“It’s Not a Black Thing; It’s The Right Thing”…What’s THAT Supposed To Mean?!


In this era of Political Correctness, feigned “colorblindness,” and Black Lives Matter, where no one ever says exactly what they mean until they’re too furious to say anything else, it’s very easy for anyone to jump to conclusions and become defensive. While Bill O’Reilly’s outburst over the very existence of Black Lives Matter isn’t shocking because he’s Bill O’Reilly and angry outbursts are kind of his thing, many perfectly rational (though misinformed) people have his exact same reaction to the Black Lives Matter Movement based on the name alone: “You can’t just say Black Lives Matter! ALL LIVES MATTER!!”

These people don’t stop to consider why there might be a need for such an organization, why Black Lives Matter might need to assert the significance of their existence as their very title, or even why there’s always been a need for similar organizations–the abolitionists, the Freedom Fighters, the Nation of Islam–throughout history. In fact, they conveniently forget that entire chunk of history as soon as race is mentioned. To them, the very assertion of black lives mattering automatically translates into Black Lives Matter More Than Ours.

But the fight for equality does not equate to a fight for exchange. A person wanting to live in safety and peace has nothing to do with them wanting to take over your job or move into your house. Likewise, a person wanting to help make it possible for you to live in safety and peace has nothing to do with them wanting to backseat drive your every effort to do so. Unfortunately, most think otherwise.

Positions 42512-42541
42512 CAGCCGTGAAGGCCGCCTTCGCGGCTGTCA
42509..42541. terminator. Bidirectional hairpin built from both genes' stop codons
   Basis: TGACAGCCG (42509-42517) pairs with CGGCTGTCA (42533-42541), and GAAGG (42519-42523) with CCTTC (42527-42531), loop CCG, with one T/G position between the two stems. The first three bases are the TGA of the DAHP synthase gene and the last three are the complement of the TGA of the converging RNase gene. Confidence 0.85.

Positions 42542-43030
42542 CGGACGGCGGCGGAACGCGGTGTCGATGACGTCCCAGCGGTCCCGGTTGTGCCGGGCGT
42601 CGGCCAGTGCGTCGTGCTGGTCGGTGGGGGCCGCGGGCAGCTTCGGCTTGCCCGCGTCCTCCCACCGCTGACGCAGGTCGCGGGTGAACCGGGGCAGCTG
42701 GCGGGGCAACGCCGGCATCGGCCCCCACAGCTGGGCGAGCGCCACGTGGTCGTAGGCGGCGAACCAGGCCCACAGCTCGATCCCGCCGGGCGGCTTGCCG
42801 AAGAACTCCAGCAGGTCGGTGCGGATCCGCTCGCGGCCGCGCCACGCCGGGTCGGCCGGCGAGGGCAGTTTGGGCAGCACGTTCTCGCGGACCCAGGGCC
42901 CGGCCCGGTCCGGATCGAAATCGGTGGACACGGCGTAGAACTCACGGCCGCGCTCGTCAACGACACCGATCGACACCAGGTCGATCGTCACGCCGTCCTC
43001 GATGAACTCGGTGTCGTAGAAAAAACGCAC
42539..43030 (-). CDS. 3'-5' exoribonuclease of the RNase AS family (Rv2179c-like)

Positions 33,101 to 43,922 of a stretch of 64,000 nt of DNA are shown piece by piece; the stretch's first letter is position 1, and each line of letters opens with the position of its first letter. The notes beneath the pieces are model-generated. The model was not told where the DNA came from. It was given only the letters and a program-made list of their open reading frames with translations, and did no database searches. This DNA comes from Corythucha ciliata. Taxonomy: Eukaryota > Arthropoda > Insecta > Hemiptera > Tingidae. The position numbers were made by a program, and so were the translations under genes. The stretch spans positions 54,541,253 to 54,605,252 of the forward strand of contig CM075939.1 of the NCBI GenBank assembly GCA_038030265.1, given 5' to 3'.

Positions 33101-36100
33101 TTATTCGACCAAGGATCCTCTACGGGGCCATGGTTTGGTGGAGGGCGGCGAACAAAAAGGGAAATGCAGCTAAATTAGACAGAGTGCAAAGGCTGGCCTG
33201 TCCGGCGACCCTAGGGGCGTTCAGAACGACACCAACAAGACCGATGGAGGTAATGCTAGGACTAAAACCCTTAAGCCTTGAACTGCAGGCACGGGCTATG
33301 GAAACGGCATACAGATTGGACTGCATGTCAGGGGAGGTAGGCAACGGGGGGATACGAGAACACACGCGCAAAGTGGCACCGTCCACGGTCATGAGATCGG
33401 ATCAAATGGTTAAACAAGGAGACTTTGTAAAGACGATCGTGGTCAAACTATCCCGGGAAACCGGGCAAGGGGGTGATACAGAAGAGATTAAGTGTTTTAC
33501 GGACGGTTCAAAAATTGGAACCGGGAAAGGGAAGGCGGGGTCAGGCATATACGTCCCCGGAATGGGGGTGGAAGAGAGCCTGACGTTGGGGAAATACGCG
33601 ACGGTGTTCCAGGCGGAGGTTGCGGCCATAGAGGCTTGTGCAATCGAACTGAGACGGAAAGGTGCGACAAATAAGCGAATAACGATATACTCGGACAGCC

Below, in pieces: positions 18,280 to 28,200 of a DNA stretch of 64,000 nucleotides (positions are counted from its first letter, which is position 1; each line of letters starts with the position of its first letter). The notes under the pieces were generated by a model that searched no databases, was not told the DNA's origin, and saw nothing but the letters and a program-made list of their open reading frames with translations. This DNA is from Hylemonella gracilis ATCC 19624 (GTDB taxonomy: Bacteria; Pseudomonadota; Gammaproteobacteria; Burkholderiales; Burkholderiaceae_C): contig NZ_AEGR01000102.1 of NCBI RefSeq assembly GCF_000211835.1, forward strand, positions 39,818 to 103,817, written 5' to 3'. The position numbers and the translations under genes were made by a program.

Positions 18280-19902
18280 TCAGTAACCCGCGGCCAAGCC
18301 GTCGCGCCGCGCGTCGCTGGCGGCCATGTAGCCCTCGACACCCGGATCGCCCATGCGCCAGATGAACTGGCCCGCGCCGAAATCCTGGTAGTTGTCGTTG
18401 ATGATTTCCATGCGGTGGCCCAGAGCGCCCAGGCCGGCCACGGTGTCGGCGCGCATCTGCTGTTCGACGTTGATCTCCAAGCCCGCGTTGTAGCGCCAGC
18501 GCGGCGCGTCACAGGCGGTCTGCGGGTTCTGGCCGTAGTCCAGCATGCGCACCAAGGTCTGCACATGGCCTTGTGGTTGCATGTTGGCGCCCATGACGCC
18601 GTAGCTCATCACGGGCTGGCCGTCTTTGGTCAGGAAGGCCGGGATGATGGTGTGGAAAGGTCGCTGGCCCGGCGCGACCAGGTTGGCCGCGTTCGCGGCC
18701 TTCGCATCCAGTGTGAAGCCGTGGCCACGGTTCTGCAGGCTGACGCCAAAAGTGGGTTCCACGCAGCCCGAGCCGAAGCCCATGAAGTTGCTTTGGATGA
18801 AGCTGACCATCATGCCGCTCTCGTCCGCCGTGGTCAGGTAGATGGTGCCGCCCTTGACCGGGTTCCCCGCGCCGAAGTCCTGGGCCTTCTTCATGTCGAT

Much can be said about American xenophobia. It’s an unfortunate staple of our culture–and it needs to change. The “us vs. them” approach may work on the fields of battle, but at home on these Beloved Streets, we cannot afford it.

Our slogan has nothing to do with defining “the black thing” as “the wrong thing,” or vice versa. In fact, it’s to divorce the concept of “rightness” from any one ethnicity. Doctor Martin Luther King fought for the civil rights of black people, but his cause was not black or white or any other color. It was just right.

Similarly, thanks to American culture , many of the communities Beloved Streets of America seeks to help and uplift are of color, but that does not translate to our cause being any particular color. Justice, compassion, and love do not need colors.

So, be you black, white, golden or rose, let’s all work together to desegregate ourselves and America!

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It’s not a black thing; it’s the right thing

Thank You, Beloveds!



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